Read more

Every dog is different, some love a dip in a creek or pond and others treat water like the enemy. But can all dogs swim? The short answer is yes but in this blog, we will look at dogs swimming in a little more detail, explore what bodies of water are best for those pet parents who do want to take their dog swimming and discover the swimming essentials you'll need. 

 

Can Dogs Swim?

Dalmatian holding a rubber life ring

A lot of dogs know how to do doggy paddle from the moment they first put their paws in the water and can be trained to become strong swimmers with a little practice. Swimming is a great way to make amazing memories with your dog, especially in the warm summer months, however, there are a few things to keep in mind when swimming with your dog.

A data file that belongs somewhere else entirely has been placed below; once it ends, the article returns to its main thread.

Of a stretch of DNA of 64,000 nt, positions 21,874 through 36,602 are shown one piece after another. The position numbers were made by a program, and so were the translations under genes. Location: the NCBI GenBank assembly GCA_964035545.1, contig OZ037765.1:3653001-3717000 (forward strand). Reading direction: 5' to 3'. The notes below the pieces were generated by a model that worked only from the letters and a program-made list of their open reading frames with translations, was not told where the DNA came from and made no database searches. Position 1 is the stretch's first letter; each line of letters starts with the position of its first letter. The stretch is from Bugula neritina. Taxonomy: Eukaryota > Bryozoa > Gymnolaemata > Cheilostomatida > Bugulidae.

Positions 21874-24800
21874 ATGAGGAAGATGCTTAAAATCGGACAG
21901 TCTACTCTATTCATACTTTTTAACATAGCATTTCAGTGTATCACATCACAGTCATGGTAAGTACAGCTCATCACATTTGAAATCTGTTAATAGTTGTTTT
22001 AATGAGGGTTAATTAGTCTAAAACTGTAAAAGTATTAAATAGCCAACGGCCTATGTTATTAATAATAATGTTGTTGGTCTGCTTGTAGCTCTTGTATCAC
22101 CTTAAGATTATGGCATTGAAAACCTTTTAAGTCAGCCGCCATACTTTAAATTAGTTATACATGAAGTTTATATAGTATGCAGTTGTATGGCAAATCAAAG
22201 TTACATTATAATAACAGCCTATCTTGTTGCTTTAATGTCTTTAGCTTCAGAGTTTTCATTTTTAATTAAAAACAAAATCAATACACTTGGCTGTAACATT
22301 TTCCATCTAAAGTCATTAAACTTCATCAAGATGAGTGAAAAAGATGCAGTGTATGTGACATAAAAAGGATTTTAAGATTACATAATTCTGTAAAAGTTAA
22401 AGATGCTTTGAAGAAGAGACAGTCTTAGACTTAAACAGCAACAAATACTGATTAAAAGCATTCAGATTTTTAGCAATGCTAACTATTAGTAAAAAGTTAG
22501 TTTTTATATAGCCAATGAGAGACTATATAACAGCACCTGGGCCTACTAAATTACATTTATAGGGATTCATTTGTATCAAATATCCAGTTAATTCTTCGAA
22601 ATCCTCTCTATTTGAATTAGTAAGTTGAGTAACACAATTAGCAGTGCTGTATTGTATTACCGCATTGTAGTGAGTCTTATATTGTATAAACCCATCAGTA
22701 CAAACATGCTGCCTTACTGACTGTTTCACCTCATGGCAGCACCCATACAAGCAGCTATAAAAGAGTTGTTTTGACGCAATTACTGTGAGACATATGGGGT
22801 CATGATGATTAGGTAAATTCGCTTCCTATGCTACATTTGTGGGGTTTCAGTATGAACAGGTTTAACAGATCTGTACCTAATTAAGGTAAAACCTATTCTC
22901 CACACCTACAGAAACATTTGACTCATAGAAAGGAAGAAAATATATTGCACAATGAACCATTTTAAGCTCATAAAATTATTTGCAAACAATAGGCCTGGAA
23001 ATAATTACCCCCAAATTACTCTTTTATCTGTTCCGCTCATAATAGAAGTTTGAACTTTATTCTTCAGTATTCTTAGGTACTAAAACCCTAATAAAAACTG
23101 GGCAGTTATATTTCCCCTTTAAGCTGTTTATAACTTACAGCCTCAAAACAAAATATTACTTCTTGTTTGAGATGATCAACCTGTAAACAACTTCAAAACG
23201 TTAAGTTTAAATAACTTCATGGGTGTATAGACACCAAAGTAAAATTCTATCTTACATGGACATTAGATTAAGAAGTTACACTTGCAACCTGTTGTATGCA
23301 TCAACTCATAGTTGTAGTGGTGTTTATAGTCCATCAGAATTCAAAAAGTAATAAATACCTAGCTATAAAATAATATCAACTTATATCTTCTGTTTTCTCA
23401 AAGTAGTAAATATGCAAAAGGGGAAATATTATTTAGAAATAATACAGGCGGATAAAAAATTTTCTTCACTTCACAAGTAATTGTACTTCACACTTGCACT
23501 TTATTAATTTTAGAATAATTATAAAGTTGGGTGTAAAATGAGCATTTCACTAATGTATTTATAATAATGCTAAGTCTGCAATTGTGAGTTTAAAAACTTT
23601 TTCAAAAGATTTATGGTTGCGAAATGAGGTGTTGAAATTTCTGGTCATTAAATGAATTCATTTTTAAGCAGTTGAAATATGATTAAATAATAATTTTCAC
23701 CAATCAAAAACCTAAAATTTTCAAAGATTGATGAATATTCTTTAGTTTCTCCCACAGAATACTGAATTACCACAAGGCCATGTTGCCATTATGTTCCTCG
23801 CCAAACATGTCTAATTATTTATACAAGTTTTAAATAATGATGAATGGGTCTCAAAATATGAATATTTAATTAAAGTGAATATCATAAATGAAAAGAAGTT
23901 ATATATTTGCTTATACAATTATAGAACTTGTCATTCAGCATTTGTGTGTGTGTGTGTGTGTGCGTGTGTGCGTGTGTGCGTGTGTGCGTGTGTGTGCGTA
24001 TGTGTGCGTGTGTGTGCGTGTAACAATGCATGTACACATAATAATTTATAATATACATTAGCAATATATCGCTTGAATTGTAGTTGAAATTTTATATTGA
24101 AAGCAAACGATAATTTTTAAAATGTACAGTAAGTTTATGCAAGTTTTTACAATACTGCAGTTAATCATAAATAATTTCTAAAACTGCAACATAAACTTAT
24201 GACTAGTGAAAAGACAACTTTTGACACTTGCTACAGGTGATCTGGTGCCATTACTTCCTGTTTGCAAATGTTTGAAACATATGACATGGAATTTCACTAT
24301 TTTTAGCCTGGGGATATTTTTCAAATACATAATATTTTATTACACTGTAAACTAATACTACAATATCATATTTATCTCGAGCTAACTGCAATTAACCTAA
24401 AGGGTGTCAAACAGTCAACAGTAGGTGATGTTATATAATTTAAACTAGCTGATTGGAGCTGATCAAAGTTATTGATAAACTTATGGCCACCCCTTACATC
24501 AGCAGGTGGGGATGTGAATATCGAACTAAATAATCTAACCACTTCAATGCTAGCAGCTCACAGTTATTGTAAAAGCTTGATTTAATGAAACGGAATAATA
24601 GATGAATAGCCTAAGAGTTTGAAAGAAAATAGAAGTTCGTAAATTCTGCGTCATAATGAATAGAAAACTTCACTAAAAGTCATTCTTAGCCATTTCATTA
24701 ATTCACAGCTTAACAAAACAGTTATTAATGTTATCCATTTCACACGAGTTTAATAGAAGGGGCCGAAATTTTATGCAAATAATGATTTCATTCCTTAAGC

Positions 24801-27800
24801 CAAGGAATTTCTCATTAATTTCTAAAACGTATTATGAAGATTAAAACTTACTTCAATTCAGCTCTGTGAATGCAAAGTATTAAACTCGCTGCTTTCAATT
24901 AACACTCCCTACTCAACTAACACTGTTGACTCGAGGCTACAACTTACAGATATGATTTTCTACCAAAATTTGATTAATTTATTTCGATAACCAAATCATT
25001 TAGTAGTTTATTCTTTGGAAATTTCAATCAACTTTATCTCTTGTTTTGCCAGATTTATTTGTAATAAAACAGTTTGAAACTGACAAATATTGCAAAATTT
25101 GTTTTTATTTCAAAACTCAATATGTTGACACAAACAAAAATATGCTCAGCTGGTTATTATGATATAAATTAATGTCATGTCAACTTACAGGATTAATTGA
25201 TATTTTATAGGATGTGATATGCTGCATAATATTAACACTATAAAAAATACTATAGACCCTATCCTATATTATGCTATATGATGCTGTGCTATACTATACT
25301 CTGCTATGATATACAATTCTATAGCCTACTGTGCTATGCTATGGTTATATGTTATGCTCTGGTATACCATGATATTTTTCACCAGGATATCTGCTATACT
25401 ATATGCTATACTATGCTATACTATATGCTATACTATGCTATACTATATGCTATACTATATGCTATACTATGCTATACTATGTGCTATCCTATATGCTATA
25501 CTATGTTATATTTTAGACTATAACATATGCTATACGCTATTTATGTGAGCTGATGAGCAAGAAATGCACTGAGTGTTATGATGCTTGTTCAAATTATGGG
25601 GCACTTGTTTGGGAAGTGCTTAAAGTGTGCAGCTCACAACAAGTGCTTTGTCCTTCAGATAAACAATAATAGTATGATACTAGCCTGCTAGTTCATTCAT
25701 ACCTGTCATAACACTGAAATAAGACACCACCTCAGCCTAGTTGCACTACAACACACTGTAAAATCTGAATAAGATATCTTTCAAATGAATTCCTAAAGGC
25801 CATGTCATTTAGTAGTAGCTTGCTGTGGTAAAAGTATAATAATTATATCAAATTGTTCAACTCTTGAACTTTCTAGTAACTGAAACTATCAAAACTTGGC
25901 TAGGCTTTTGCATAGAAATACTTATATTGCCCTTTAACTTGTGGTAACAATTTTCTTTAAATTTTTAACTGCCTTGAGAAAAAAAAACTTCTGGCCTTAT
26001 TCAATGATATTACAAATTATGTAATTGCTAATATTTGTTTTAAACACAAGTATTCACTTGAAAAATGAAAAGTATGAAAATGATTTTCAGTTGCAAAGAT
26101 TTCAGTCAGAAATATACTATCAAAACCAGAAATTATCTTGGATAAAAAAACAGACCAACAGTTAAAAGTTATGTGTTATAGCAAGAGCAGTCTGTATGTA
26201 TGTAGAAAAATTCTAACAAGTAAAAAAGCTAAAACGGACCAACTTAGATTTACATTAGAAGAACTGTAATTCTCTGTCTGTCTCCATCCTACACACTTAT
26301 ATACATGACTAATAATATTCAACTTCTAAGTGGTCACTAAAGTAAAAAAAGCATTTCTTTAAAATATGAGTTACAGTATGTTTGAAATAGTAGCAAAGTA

Studies have shown swimming is a great stress reliever for dogs and improves their mental well-being. Having a varied range of exercises for your dog will help keep them sharp and happy. It’s also a great form of low-impact and non-weight-bearing exercise, this allows your pooch to enjoy the benefits of exercise without putting too much stress on their joints and tendons as the water will take on most of their weight. 

Whether your dog takes to swimming like a duck to water or if they’re a little more hesitant, swimming is a great skill to teach your precious pooch to ensure they’re safe whenever you are around a body of water. The ‘doggy paddle’ swim movement is identical to how your dog moves their paws when walking so with a little help all dogs should be able to pick up swimming with a little help.

Some breeds are more natural when it comes to swimming and others may find it a little more challenging. Certain breeds like Labrador Retrievers and Portuguese Water Dogs were developed to be strong swimmers. Their body structures lend themselves to being stronger swimmers and so often these breeds will love nothing more than a splash in the water.